SANER 2018 Workshops
Workshops of the 2018 IEEE 25th International Conference on Software Analysis, Evolution, and Reengineering (SANER)
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2018 IEEE 1st International Workshop on Mining and Analyzing Interaction Histories (MAINT), March 20, 2018, Campobasso, Italy

MAINT 2018 – Proceedings

Contents - Abstracts - Authors

2018 IEEE 1st International Workshop on Mining and Analyzing Interaction Histories (MAINT)


Title Page

Message from the Chairs
Welcome to the first International Workshop on Mining and Analyzing Interaction Histories (MAINT 2018), co-located with SANER 2018, the 25th IEEE International Conference on Software Analysis, Evolution and Reengineering, held in Campobasso, Italy on the 20th of March 2018.


The Cost-Benefit Analysis of Usage Data in RobotStudio (Keynote)
David C. Shepherd
Instrumenting development environments and auto-matically uploading anonymized data has a concrete cost. With the cautionary tale of the Eclipse IDE’s failed data collection effort looming over us, we must examine for ourselves the question: Is the cost worth it? In this talk I’ll do a deep dive into ABB’s own data collection effort for a robotics-focused development environment, Robot-Studio, weighing the costs and benefits from this particular case. We’ll discuss how usage data saved the team person years’ of effort, how team leaders’ increased the visibility of this data by co-locating it with the cafeteria’s lunch menu, and we’ll open up discussion as to what we should explore next.
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Programmer Reactions, Privacy, and Code Changes

CodeCAM: Capturing Programmer's Reaction during Coding Session
Yusuke Shinyama, Yoshitaka Arahori, and Katsuhiko Gondow
(Tokyo Institute of Technology, Japan)
Software development has been plagued with the lack of documentation. We focus on ways to augment existing code comments with various external data sources such as a developer's monologue or facial expression, allowing its user to track the accompanying non-textual information from a final source code. We propose CodeCAM, a framework to capture a developer's reaction as well as its complete screenshot during a coding session as a video stream. A novel method is introduced to associate these streams with the corresponding portion of a source code. Our method does not require modifying existing tools or IDEs. We then applied facial expression analysis in attempt to capture a developer's sentiment toward the source code during its development. Our preliminary experiments revealed that a developer tends to make a certain type of face (e.g. puzzled) when dealing with a difficult part of a program.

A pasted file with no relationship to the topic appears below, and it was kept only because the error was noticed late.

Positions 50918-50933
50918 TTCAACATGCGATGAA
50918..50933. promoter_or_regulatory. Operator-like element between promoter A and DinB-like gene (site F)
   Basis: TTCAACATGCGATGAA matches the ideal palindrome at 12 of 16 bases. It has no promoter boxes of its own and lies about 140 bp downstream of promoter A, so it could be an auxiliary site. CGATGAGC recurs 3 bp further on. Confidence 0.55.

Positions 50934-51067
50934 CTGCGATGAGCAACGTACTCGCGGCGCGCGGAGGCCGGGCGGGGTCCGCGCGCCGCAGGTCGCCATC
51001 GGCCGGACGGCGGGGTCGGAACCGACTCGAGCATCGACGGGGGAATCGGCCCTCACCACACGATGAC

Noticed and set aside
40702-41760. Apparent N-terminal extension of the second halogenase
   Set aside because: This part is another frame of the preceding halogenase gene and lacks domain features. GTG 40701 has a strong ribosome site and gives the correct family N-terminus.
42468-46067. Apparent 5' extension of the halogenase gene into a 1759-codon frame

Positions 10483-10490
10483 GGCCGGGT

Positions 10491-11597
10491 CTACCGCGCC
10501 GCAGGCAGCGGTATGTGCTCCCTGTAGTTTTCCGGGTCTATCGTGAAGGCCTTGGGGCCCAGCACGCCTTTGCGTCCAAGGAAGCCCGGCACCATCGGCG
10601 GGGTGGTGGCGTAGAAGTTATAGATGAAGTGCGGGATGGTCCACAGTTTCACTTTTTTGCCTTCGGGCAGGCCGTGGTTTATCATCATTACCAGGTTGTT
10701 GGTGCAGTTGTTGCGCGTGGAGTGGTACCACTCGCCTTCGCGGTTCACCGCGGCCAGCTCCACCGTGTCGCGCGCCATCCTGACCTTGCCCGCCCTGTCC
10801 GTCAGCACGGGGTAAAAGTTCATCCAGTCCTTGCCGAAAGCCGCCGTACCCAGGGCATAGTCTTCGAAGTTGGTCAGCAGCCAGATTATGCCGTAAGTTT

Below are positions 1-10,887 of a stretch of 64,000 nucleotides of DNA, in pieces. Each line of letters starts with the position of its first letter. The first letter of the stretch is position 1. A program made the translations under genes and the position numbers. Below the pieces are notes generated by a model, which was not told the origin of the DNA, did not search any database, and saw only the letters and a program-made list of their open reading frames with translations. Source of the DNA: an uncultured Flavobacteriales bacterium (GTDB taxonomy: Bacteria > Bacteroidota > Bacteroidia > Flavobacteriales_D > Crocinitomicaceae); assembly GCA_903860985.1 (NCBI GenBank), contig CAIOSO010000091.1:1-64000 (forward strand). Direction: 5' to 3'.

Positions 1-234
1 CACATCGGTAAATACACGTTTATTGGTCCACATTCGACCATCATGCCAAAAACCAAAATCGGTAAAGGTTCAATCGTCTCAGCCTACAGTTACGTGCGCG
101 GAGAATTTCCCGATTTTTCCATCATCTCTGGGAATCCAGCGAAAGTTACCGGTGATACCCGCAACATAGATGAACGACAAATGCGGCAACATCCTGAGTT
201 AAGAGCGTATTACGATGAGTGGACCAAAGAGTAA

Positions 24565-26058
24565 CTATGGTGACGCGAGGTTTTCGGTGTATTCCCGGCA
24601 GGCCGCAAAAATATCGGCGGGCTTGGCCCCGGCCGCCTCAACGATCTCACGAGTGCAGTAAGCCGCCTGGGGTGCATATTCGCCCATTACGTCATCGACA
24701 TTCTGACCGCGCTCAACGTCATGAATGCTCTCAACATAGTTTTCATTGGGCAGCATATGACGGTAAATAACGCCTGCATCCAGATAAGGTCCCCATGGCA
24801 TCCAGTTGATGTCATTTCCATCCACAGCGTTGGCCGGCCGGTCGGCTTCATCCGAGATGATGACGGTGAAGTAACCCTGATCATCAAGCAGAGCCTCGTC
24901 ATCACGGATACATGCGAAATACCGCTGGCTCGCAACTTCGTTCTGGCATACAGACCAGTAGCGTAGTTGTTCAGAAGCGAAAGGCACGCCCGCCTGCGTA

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Privacy Preservation in Interaction History on Integrated Development Environments
Takayuki Omori
(Ritsumeikan University, Japan)
The interaction history in a software development environment allows us to analyze how developers change source code and how they use tools on the integrated development environment. Sharing the interaction history with tool providers increases the chances that developers obtain better tools. However, the interaction history sometimes contains privacy-sensitive information, which is an obstacle in collecting and using the interaction history. As an attempt to tackle this issue, this paper proposes a technique to replace sensitive text in a recorded interaction history. This paper describes the proposed technique, its current implementation, the results of a preliminary survey on how potential privacy-sensitive information exists in recorded interaction histories, and how privacy issues in sharing interaction histories can be ameliorated.
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Integrating Source Code Search into Git Client for Effective Retrieving of Change History
Miwa Sasaki, Shinsuke Matsumoto, and Shinji Kusumoto
(Osaka University, Japan)
In order to achieve effective development management, it is important to manipulate and understand the change histories of source code in a repository.Although general version control systems provide change history manipulation, these systems are restricted to line-based and textual operations such as grep and diff. As such, these systems cannot follow the syntax/semantics of the source code. While various studies have examined querying and searching source codes, these methods cannot follow historical changes. The key concept of this paper is the integration of a source code search technique into Git commands that manipulate historical data in a repository. This paper presents MJgit, a prototype tool for achieving the above goal. In order to evaluate the proposed tool, we conducted a performance experiment using actual software repositories.
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